First victory for Ukraine against Russia’s torture-based ‘justice’
15.09.15 | Halya Coynash
Alexander Bastrykin (left), Serhiy Litvinov (right)
Russia’s Investigative Committee has been forced to abandon war crimes charges brought against one Ukrainian and based entirely on ‘confessions’ obtained through torture. Serhiy Litvinov’s lawyer Viktor Parshutkin was able to prove that the alleged victims and addresses where the crimes were supposed to have taken place did not exist, and a prosecutor’s investigation has established that the ‘crimes’ never happened.
The news is not all good. In order to save face, the Investigative Committee [ICRF] has fabricated a minor theft charge, however the lurid claims of murders, rapes, etc. to which Litvinov ‘confessed’ to stop the torture have been scrubbed.
As reported, 32-year-old Litvinov crossed into Russia on August 22, 2014 quite literally because of an inflamed tooth. The cowherd who has learning difficulties lives in a Luhansk oblast village near the border with Russia. It was common in emergencies for people to cross to the nearest hospital which was in Russia. This should certainly have changed now, with Litvinov’s experience makes it chillingly clear why.
After receiving treatment for the inflammation, he was placed in a ward with wounded Kremlin-backed militants from the self-proclaimed ‘Luhansk people’s republic’. They got it into their head that he was a Ukrainian volunteer and presumably ‘reported’ him. Three men in camouflage gear and masks turned up at the hospital and took Litvinov away. He alleges that they suspended him from a tree and connected an electric current to his arms and legs; fired shots next to his ear; and slashed his thigh with a knife, as well as hitting him in the chest, stomach and around the head. Under such torture, he was willing to ‘confess’ to however many rapes and killings they demanded.
He was returned to the hospital to be cleaned up, but then the next day taken to the Department for Fighting Organized Crime, where he was also beaten mercilessly. The men beating him did not hide their faces, and he saw one of them in the court during the detention hearing. He tried to inform the court of this, but the judge didn’t want to know.
Litvinov has been in custody ever since and for a long time, as has been the case with almost all Russia’s Ukrainian hostages, he was held incommunicado.
It became clear at the end of September 2014 that he was being charged as part of the huge ‘Ukrainian file’ together with Nadiya Savchenko, Ukraine’s Interior Minister Arsen Avakov; the then Dnipropetrovsk Governor Igor Kolomoisky and others.
ICRF had originally announced that it was ‘investigating’ alleged genocide against the Russian-speaking population of Donbas’. A few days later, ICRF spokesperson Vladimir Markin pushed this claim, asserting that “the character and style of the murders carried out by the National Guard and Right Sector resemble other similar crimes which the Dnipro Battalion Private Serhiy Litvinov describes in detail in his testimony.”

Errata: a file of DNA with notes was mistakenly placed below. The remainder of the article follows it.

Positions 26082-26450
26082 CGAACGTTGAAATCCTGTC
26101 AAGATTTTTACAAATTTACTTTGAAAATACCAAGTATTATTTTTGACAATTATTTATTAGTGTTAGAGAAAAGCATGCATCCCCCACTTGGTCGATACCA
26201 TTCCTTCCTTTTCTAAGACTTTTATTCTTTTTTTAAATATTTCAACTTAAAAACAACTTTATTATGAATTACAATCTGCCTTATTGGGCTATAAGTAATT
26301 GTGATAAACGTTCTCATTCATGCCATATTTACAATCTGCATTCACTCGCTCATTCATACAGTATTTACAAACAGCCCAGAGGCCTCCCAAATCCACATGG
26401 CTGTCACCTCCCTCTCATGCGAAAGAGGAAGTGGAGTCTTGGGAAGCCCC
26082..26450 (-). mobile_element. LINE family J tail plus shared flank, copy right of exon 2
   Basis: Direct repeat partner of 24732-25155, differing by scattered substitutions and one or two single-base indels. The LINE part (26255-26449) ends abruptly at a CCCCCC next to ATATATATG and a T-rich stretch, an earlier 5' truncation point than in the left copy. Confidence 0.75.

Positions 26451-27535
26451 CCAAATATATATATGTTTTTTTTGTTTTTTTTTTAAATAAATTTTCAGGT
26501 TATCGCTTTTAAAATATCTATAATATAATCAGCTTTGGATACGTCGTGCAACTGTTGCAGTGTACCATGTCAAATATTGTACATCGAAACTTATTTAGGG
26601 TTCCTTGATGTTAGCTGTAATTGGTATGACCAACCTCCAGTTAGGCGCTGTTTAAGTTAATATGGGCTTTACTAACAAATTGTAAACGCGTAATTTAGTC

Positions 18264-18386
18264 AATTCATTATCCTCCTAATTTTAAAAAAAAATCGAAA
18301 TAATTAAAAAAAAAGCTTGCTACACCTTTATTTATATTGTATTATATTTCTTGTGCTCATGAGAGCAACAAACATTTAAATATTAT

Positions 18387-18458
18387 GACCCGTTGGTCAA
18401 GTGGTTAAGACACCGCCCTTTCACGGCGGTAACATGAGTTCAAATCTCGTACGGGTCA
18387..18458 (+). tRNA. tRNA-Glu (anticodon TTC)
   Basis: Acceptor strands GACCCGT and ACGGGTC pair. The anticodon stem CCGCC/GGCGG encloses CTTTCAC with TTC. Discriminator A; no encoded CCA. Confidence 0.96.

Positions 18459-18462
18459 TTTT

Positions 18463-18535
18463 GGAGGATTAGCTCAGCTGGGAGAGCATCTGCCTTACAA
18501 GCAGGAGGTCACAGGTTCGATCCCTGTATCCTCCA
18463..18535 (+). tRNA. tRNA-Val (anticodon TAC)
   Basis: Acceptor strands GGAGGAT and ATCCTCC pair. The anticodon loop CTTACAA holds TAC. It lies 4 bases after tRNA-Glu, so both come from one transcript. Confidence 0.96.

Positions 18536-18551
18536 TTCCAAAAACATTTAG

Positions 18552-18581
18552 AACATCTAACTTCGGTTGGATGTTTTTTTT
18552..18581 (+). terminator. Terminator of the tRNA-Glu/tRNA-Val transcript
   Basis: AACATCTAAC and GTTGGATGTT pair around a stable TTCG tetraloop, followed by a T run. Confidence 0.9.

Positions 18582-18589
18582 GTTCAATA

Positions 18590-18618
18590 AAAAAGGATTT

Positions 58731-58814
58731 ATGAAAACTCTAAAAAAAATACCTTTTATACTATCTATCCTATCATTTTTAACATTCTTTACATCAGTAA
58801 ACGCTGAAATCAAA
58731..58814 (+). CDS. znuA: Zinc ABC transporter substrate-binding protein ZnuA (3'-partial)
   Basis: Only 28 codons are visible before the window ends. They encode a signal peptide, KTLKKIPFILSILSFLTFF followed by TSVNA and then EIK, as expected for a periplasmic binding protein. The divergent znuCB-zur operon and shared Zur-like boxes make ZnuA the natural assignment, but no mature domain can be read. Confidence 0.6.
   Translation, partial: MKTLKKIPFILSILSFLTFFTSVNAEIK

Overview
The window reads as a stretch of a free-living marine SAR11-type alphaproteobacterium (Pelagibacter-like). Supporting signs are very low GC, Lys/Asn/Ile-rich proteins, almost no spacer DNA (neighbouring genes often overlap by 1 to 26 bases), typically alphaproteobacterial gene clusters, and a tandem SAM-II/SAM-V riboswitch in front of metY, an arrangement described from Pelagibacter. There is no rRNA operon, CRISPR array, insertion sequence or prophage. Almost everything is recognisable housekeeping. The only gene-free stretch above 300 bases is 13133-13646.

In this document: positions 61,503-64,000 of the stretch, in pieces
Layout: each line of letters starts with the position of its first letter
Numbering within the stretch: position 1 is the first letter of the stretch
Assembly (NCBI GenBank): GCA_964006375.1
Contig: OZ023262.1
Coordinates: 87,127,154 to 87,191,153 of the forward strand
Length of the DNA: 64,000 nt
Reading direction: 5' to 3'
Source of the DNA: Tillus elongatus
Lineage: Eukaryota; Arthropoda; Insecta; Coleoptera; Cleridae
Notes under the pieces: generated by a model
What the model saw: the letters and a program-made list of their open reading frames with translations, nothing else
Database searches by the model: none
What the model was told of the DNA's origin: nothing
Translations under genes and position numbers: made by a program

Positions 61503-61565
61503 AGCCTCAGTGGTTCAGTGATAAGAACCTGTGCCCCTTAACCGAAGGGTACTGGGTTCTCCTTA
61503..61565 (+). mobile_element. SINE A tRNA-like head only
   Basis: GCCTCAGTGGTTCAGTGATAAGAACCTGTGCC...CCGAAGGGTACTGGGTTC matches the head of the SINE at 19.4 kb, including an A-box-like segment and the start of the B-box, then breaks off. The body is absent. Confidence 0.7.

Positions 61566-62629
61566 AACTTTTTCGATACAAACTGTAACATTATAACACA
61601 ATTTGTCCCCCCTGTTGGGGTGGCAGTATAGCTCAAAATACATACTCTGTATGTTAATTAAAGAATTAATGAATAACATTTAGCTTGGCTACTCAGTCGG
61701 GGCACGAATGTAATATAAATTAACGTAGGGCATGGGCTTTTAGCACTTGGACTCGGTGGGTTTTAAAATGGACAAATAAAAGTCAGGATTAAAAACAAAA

Due to health reasons, Litvinov never even did military service and was certainly not in the Dnipro Battalion. It is not necessarily easy to prove that a person did not do something if they were herding cows at the time. Fortunately, Parshutkin agreed to take on the case in April this year and began making a real investigation into the ICRF allegations that Litvinov had killed “no less than 30 male civilians” and raped and murdered 8 women whose husbands were refusing to join the Dnipro Battalion, as well as one 12-year-old girl.
The formal requests for information to the relevant authorities showed that none of the people named were registered in the area where the supposed crimes had been committed, and the addresses given were also fictitious.
As mentioned, on the basis of the procedural documents which Parshutkin provided, the Luhansk regional prosecutor’s office carried out its own investigation and concluded that the alleged crimes had not taken place. Ukraine’s Defence and Interior Ministries also confirmed that Litvinov was not and had not been in the army or the Dnipro Battalion.
Having understood the full weight of evidence against them, the Investigative Committee has opted to claim that Litvinov stole two old cars, one a pile of scrap metal, from a Russian national called Andrei Lysenko – and all of this on Ukrainian territory.
The ICRF, through its head, Alexander Bastrykin, is, however, maintaining its story against two other men: Stanislav Klykh and Mykola Karpyuk. As reported, Bastrykin’s claims that Russia has evidence that Ukrainian Prime Minister Arseny Yatsenyuk fought in Chechnya in the 1990s were not as hilarious as many people originally assumed. They are clearly based on testimony tortured out of the two men, neither of whom was ever even in Chechnya. Klykh now has a proper lawyer and has made a formal statement regarding the torture he was subjected to and retracting all testimony (see: The Chilling side to Russia’s claims about Yatsenyuk as Chechnya fighter).
Very clear evidence that all four men arrested in Crimea in May 2014 had been tortured, including Gennady Afanasyev’s courageous statement in court, did not prevent a Russian court from sentencing Ukrainian filmmaker Oleg Sentsov to 20 years imprisonment, and civic activist Oleksandr Kolchenko to 10. There are very serious grounds for fearing a similar travesty of justice in the trial of Klykh and Karpyuk now beginning.
It is important for all these Russia’s Ukrainian hostages to know that they are not forgotten. Please write to one or more, using the addresses and suggestions here
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